Bortle Dark Sky map in PlanIt! for Photographers

PlanIt! For Photographers (PIFP) is a clumsily named but enormously useful app that has been irreplaceable during my photography planning in recent years. PIFP integrates with Google Maps and various other features to give you an all-in-one photography planning tool. The app can provide terrain maps to help give you an idea of the topography of a certain area, aerial images to show what the area looks like from a bird’s eye view, ephemeris features to show where the Sun, Moon, and Milky Way will rise and set at any location at any time, how light pollution affects your shooting location, and even what the landscape and topography will look like in your frame at any focal length.

PIFP is an ideal app for those who want to see how big a mountain will look in their composition or where the Sun, Moon, or Milky Way will be positioned at a given hour. I have used the app consistently over the years to catch the Moon rising in a perfect location, to see how the Milky Way will line up with a mountain in my midground, and countless other photography planning scenarios. PIFP is an app I can’t recommend enough.

PhotoPills (iOS and Android)

If all the descriptions I wrote above regarding PIFP sounded suspiciously like PhotoPills, it is because they are very similar apps. Up until recently, PhotoPills was unavailable for Android users, which was a gap that was filled nicely by PIFP. Like PIFP, PhotoPills allows you to see how your composition will look at any given time in any given location, integrating maps, ephemeris features, and much more. From everyone I have spoken with, both PIFP and PhotoPills have a bit of a learning curve that needs to be navigated before you can unleash the full power of either app; however, spending the time to do so is more than worth it. At the time of this writing, the only major differences I can notice include that PIFP includes tidal information and integrates a Bortle Dark Sky map into its map layers, the latter of which PhotoPills is supposed to be adding soon.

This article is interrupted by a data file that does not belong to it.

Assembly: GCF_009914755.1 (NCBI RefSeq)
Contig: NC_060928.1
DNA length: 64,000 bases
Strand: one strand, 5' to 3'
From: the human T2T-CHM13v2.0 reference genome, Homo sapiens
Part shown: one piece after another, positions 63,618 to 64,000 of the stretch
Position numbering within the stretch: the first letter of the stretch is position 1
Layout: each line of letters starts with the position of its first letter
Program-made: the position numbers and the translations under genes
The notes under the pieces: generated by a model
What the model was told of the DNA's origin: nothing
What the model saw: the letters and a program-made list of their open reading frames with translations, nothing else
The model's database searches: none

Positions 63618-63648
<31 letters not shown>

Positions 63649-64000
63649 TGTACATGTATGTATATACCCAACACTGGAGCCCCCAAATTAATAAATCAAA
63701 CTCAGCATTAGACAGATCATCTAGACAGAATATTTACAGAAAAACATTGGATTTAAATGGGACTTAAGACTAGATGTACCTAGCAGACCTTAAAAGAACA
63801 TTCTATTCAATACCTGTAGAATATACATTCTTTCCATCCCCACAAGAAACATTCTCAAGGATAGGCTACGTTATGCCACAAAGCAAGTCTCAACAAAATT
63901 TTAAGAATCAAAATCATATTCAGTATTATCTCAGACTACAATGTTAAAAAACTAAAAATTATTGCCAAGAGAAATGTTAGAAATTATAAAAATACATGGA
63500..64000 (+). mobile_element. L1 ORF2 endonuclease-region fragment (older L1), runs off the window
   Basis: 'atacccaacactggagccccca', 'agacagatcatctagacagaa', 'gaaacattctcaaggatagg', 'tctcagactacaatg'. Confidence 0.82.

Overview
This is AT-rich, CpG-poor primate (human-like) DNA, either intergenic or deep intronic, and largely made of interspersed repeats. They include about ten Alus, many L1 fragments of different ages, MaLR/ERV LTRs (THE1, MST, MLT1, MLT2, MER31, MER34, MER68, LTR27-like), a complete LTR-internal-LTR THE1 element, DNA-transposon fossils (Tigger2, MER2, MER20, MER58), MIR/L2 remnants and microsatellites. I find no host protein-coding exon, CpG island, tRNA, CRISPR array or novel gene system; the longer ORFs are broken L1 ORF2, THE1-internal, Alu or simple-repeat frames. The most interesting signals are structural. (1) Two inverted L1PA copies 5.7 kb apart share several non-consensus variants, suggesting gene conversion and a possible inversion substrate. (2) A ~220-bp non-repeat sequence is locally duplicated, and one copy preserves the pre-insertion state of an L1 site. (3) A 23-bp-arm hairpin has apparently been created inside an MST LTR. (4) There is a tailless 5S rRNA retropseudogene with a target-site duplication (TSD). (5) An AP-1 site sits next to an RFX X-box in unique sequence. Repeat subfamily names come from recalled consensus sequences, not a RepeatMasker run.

500px is one of the internet’s best places to go when you want to realize there are a countless number of other photographers creating images that blow yours out of the water—or, at least that is my experience when visiting the site. However, aside from bringing your ego down a peg or two, 500px is a great tool to help you find beautiful photo locations or figure out what types of shots are possible at the locations you are already aware of. I personally tend to use 500px’s map function to try to find locations near an area I plan to be visiting or search for that location to get an overall feel for an area. If I am planning to visit a popular photo location, I tend to try to search for the obvious compositions from those spots so I can get an idea of what everyone else’s photos look like so I can try to get a fresh composition when I visit.


While it sometimes involves sifting through piles of selfies and photos of someone’s cat, Instagram can be an invaluable photo planning tool, even if it isn’t always the most efficient. I tend to use Instagram not only to find photo locations, but to get an idea of what current conditions look like at those spots. Unlike sites like 500px, many users tend to post to Instagram within a day or two of taking a photo, especially if it is a cell phone shot. Getting views from a mountaintop is certainly valuable, but finding recent photos posted from that mountaintop that show me if there is still ice or snow cover can help me properly plan for the current weather conditions, or plan to try a different location instead. Outside of landscape photography, the way that Instagram is used by many people also allows finding if there may be events in a certain area, construction that might be obstructing a view we want to capture, or any other number of factors that can be discovered by scrolling through recent photos from a given location.

Travel Websites